We spend a lot of time at work. Heck, even when we’re not physically at work, mentally, we’re often there. Over the past several decades, work has gone from a job to a career to one of the most important and defining aspects of our lives. Work can influence our moods, our families, and our overall well-being – financial and otherwise.
This changing work dynamic puts a new emphasis on the work environment, and the importance of the workplace being perceived as a positive place to be. The appeal of the cut-throat, up-or-out culture is diminishing, and more often than not, people want the workplace to be one that is fulfilling and collaborative.
Michigan State University has written about the importance of positive work environments and defines them as “workplaces where there is trust, cooperation, safety, risk-taking support, accountability, and equity.” Employees want to know that their colleagues and their managers have their backs, that toxic behavior will not be tolerated, and that they can safely express ideas and opinions without backlash. In many ways, the positive workplace mimics an ideal family dynamic. One that is supportive, is fair, and is caring.
It may seem like fluff to some executives, but data tells us that the benefits of a positive work environment are real. Leaders who think their workers will perform their best when under pressure and stress are in fact costing their organizations more money. According to HBR, healthcare expenditures increased by almost 50% in high-stress work environments. HBR notes research from The American Psychological Association which “estimates that more than $500 billion is siphoned off from the U.S. economy because of workplace stress, and 550 million workdays are lost each year due to stress on the job. Sixty percent to 80% of workplace accidents are attributed to stress, and it’s estimated that more than 80% of doctor visits are due to stress. Workplace stress has been linked to health problems ranging from metabolic syndrome to cardiovascular disease and mortality.” Making a deliberate effort to change the culture can positively impact the costs of healthcare – arguably one of the most exorbitant expenses US organizations face.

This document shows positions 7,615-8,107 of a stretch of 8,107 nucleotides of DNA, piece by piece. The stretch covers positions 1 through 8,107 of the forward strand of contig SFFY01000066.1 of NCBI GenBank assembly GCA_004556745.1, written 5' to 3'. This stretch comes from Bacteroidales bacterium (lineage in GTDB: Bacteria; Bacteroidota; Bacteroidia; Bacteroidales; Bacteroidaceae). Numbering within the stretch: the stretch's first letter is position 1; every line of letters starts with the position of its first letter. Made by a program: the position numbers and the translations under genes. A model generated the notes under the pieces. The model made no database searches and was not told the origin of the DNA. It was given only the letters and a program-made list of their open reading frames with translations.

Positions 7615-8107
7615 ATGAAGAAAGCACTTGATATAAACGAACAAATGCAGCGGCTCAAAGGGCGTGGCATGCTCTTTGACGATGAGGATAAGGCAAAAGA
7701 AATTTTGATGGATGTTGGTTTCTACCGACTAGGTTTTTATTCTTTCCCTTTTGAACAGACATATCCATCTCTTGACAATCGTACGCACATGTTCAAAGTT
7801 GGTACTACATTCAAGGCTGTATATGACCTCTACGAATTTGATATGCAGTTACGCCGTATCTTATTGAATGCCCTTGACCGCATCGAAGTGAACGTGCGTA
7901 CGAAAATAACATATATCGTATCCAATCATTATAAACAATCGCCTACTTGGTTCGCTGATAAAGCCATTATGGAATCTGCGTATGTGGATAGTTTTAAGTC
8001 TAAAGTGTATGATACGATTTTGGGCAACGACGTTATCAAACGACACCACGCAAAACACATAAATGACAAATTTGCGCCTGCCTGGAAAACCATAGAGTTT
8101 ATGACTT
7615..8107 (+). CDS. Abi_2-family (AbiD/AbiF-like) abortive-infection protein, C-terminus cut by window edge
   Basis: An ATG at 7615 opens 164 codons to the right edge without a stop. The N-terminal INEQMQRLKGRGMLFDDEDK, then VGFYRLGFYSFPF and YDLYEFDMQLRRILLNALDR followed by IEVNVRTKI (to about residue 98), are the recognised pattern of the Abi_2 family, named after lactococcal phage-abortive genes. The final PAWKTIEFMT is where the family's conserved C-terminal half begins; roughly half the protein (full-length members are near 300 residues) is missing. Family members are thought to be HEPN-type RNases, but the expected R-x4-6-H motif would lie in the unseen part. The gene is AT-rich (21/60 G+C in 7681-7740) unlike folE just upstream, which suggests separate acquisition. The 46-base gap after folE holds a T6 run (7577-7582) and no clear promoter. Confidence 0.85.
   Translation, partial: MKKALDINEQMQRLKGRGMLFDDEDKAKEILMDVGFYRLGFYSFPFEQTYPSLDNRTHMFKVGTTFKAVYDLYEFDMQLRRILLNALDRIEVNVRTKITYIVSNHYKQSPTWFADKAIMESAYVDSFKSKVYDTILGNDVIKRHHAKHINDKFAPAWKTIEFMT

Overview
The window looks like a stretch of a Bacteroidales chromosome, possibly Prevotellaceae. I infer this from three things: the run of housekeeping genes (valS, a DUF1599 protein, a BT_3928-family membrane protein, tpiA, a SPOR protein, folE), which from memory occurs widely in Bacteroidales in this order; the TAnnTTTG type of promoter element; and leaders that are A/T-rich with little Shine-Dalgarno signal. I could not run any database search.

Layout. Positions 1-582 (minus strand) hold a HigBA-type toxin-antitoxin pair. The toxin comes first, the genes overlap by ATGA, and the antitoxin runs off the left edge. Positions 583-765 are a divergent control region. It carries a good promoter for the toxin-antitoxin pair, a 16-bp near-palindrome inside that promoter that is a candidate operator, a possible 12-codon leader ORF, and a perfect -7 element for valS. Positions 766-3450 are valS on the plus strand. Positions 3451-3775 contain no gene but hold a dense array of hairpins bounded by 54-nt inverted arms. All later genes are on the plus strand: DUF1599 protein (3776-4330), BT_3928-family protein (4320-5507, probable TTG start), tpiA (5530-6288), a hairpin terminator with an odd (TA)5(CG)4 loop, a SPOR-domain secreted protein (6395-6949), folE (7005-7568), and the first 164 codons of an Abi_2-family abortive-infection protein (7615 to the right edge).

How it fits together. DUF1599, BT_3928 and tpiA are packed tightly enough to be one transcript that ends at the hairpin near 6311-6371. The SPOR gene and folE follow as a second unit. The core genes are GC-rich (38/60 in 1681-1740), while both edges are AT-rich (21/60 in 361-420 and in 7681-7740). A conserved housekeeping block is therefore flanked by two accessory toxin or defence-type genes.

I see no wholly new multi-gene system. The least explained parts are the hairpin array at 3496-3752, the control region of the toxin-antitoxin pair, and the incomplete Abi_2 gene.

In addition to healthcare, employee turnover is also directly impacted by workplace culture. According to Forbes, “96% of employees believe showing empathy is an important way to advance employee retention.” We hear a lot about empathy these days, but what is it exactly? According to the Center for Creative Leadership, “empathy is the ability to perceive and relate to the thoughts, emotions, or experiences of others. Those with high levels of empathy are skilled at understanding a situation from another person’s perspective and reacting with compassion.” As a leader, being able to accept and understand the emotions and experiences of others is a key component of success. Rather than disregard someone’s experience as a “one-off”, leaders should accept and consider those experiences, and allow them to influence how s/he leads. This will greatly impact engagement, retention, as well as employee happiness.
And let’s face it – it feels good to be happy! Cultivating a positive working environment will yield happier employees. This matters! It doesn’t only impact your employees, but customers as well. “Employee happiness is even more important to a business that requires client-facing roles, whether in person, over the phone or via email, as customers form opinions about a company based on their interactions with workers. Walk into a store full of happy staff members, and your experience is bound to be more pleasant, for example” (EU Business School). Focus on employee happiness and watch the ripple effects across your organization – and beyond.
Making a concerted effort to create a positive work environment protects your organization’s most valuable asset – its people! Organizations with a people-focused approach will reap the benefits of cost savings, happy customers, and loyal employees. Get started today.